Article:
• Appearance – Does it look like a sarcoid tumor or some other skin health condition such as another type of skin cancer, ringworm, cysts, warts, or an allergic reaction? Your veterinarian is best equipped to make this distinction and provide a presumptive diagnosis based on tumor appearance.
  • Biopsy – A definitive diagnosis can be made by sampling and analyzing a piece of tissue from the tumor. However, biopsies run the risk of causing the tumor to become more aggressive. If possible, it’s preferable to remove the whole tumor in the first instance for laboratory examination to minimize this risk.
  • Needle Aspirate – This less-invasive procedure involves collecting tumor cells using a needle and syringe and runs fewer risks of making the tumor more aggressive. However, this procedure doesn’t provide a definitive diagnosis.

What available treatment options are out there?

Always discuss with your veterinarian the best treatment option for your horse. Because sarcoid tumors (even if they look the same) can behave very differently, a wide range of treatment options are available. Here are just of a few commonly used approaches:

  • Wait and See: If the sarcoid tumor is very small and in a good location, like the chest and not the eye, your veterinarian may first recommend carefully monitoring the tumor’s size and appearance over time. Slow-growing tumors may remain stable for years and may not require immediate attention. On the other hand, the smaller the tumor, the easier it is to treat – the safest approach is to remove it and submit it for examination by a veterinary pathologist.
  • Surgery: Several different types of surgeries are available, including traditional surgery, laser surgery, ligature (tying off the tumor to cut off its blood supply) and cryosurgery (freezing to kill the tumor cells). Unfortunately, tumor recurrence post-surgery is very common and when tumors reappear, they may act more aggressively. Sometimes, post-surgical treatments like chemotherapy are used to minimize the risk of tumor recurrence.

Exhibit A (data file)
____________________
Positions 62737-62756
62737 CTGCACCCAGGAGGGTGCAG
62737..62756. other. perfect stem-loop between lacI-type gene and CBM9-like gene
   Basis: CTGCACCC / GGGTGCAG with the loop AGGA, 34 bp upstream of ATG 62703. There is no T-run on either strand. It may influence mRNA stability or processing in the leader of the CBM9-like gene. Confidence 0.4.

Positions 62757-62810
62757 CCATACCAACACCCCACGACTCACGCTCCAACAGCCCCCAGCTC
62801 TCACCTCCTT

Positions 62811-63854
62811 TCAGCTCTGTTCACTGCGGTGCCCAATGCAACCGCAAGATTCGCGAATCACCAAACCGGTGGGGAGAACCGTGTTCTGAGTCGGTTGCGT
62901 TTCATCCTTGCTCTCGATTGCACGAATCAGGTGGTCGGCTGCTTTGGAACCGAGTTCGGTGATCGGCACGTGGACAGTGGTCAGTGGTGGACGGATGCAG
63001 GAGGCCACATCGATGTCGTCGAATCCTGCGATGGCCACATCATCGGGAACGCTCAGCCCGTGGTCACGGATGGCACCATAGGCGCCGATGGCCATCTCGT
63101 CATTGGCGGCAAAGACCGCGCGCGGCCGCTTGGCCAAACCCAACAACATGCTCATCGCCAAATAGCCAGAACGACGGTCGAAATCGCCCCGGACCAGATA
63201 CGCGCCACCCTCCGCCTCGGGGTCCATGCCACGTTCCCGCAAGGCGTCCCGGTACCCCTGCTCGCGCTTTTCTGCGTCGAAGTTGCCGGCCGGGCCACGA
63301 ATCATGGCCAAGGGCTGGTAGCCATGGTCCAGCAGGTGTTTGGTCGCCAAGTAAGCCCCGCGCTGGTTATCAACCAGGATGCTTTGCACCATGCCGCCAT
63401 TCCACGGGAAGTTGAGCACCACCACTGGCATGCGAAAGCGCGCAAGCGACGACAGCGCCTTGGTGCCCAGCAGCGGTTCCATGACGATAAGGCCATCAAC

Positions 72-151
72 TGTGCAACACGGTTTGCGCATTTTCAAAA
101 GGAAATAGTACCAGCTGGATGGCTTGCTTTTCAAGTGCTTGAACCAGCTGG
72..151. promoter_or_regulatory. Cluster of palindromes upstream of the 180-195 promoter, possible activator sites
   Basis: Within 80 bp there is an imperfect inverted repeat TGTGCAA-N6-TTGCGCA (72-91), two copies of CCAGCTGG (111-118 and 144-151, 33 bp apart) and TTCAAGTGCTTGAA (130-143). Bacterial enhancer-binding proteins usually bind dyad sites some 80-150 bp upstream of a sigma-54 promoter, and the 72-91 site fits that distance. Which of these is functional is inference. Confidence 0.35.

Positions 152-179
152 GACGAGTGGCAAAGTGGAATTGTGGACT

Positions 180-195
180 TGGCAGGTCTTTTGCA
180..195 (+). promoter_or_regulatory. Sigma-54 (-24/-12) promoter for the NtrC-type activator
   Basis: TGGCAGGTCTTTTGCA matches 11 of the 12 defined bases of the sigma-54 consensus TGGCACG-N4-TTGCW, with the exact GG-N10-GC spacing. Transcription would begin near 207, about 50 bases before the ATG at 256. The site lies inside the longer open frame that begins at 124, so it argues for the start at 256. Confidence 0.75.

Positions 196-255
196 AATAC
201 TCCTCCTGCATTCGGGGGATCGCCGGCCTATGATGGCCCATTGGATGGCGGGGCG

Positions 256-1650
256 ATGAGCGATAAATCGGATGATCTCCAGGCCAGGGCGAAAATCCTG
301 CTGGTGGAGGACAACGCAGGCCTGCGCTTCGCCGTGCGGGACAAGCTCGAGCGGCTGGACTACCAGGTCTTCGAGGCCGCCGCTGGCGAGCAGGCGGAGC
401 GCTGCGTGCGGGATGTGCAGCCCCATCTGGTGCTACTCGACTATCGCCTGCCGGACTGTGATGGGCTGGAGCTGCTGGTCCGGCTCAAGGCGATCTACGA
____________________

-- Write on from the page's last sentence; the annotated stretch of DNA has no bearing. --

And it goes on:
• Topical Treatments: While we still need more research on these types of treatments, they are used with anecdotal success (meaning they seem to work to some degree, but we don’t know why and which horses will respond). Check with your veterinarian for recommendations. 

Looking Forward

Because one approach doesn’t fit all when it comes to sarcoid tumors, researchers continue to look for new treatment methods to make life easier for affected horses and ponies, and for the people who care for them.

Morris Animal Foundation is dedicated to funding animal cancer studies, including sarcoid tumors in horses. Early studies focused on sarcoid tumor biology and identifying regions in the horse genome that appear to influence the occurrence and/or severity of equine sarcoid tumors.

Today, we are funding researchers working on a novel oncolytic therapy for equine sarcoid tumors, using a genetically modified virus that infects and breaks down cancer cells but not normal cells.  If successful, this new information will inform further development of a novel oncolytic therapy, potentially influencing how these tumors are treated in the future and giving affected horses more healthy years, free of recurrent lesions.

Visit our website to learn more about the top three equine cancers, what to look for and how we are helping horses, ponies and donkeys live longer and healthier lives.